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New Ideas: Separating The Chaff From The Grain

a scythe on grass

I enjoyed both Karen Schneider’s post and Meredith Farkas’ follow-up post about devil’s advocates. They talk about new ideas and how they require a lot of experimentation and iterations as well as people to challenge them to make them stronger.¬†I’ve been thinking about this topic for a while, and I think it’s a very important one for people in the library profession to think about, especially those in leadership positions.

Like I mentioned in my last post I am reading the book What Technology Wants. In this book Kevin Kelly relates a story about a missionary in China introducing a new technology which serves as an excellent parable about the resistance to new ideas:

“The missionary wanted to improve the laborious way the Chinese peasants in his province harvested grain. The local farmers clipped the stalks with some kind of small hand shear. So the missionary had a scythe shipped in from America and demonstrated its superior productivity to an enthralled crowd. “The next morning, however, a delegation came to see the missionary. The scythe must be destroyed at once. What, they said, if it should fall into the hands of thieves; a whole field could be cut and carried away in a single night.” And so the scythe was banished, progress stopped, because nonusers could imagine a possible — but wholly improbable — way it could significantly harm their society.”

Devil’s advocates are useful people to have around, but they can also stop new ideas in their tracks. If we try to imagine every negative thing that can happen with a new idea it will surely die. Often devil’s advocates imagine unrealistic or unlikely situations that have little chance of happening. Looking at something new as a threat leads to no new ideas.

A new idea is a very fragile thing. It needs a healthy environment to germinate and time to grow. We as librarians and people in leadership positions should try to cultivate this environment among our teams and in our workplaces. There is a place for devil’s advocates and looking at possible challenges that a new idea could face, but it seems that should come later in the process. Libraries are desperately in need of new ideas. Just as in the case of the scythe in the story above, if we only see the negative aspects of an idea or technology we will become really good at maintaining the status quo.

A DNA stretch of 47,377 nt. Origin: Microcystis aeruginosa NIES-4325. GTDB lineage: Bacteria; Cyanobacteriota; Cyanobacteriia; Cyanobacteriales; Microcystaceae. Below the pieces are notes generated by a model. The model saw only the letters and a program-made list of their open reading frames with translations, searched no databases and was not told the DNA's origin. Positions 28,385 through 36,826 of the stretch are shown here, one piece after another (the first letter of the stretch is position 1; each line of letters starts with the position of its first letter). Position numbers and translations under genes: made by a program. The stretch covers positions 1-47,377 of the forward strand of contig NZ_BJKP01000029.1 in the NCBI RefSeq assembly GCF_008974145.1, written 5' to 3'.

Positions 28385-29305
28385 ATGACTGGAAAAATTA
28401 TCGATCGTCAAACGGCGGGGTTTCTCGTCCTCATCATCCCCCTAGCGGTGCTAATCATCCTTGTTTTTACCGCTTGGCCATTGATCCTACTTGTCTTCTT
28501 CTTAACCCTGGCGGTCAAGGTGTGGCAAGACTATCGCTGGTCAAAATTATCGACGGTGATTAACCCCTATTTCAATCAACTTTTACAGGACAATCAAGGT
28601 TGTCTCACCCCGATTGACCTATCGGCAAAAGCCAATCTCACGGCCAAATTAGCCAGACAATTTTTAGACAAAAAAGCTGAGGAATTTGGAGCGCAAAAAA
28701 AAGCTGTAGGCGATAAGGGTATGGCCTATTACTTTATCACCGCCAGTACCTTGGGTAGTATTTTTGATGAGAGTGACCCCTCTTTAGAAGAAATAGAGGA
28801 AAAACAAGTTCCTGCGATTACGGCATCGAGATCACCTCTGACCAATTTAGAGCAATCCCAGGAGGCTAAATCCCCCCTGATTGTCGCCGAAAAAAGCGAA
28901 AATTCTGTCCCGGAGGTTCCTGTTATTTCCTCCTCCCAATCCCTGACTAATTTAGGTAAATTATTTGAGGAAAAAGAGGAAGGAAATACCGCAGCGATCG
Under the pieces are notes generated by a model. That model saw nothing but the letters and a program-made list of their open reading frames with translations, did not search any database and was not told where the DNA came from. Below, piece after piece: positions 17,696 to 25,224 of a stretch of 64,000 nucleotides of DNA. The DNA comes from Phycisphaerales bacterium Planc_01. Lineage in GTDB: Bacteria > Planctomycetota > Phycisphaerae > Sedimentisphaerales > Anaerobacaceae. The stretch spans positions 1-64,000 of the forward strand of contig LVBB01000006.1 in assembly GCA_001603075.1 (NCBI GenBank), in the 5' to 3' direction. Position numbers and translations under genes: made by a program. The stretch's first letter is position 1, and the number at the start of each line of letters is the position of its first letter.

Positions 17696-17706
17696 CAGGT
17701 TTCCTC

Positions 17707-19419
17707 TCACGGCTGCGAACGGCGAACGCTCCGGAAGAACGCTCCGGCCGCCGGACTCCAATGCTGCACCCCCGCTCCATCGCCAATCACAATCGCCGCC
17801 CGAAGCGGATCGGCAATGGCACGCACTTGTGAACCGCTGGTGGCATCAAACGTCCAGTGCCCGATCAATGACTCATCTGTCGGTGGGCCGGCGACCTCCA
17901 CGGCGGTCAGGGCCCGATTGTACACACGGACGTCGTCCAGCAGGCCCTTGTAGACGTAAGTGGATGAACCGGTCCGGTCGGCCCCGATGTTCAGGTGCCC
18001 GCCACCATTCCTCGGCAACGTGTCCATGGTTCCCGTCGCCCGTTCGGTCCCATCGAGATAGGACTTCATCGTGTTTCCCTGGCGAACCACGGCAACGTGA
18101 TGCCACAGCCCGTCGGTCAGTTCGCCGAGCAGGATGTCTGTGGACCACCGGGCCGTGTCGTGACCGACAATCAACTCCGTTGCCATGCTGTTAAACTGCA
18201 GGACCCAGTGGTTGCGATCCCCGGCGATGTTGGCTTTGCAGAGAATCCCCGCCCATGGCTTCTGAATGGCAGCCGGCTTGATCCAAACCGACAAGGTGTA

So when people are proposing new ideas, listen first instead of¬†criticizing. Bobbi Newman shared an excellent sentiment recently about contributing more than criticizing and it very much applies here. I know at times when someone is proposing a new idea I think to myself, “that’s stupid, it’ll never work.” But instead of dismissing it or nitpicking it, the more productive course of action would be to contribute to the idea to refine it or make it better. Not every new idea is a polished gem, but there may be the beginnings of something great in it. We just have to give it the proper environment to let it flourish.

Andy Burkhardt

6 Comments

  1. It could die, or additional scrutiny can lead to the polishing it needs.The peasant’s concerns about their crops being stolen was a matter of life and death, which is frankly, legitimate give the context of agricultural societies. Medival China or in the context of Mao’s rule, such concerns are utterly valid and Kelly glosses on the context to make his point.

  2. Joe, I agree that additional scrutiny is what polishes ideas and makes them stronger, and it’s necessary. I think that is Meredith’s point in her post about devil’s advocates. Subjecting an idea to criticism can test if it has value.

    What I’m thinking about though, is the environment in which new ideas are brought forward. If it’s a positive environment where criticism occurs because everyone genuinely wants to make the ideas better, there will likely be a lot more new ideas. But if it’s a negative environment in which people constantly criticize, not to make ideas better, but out of fear or uncertainty about the future or because they dislike someone or whatever, then people will be less likely to put forward new ideas.

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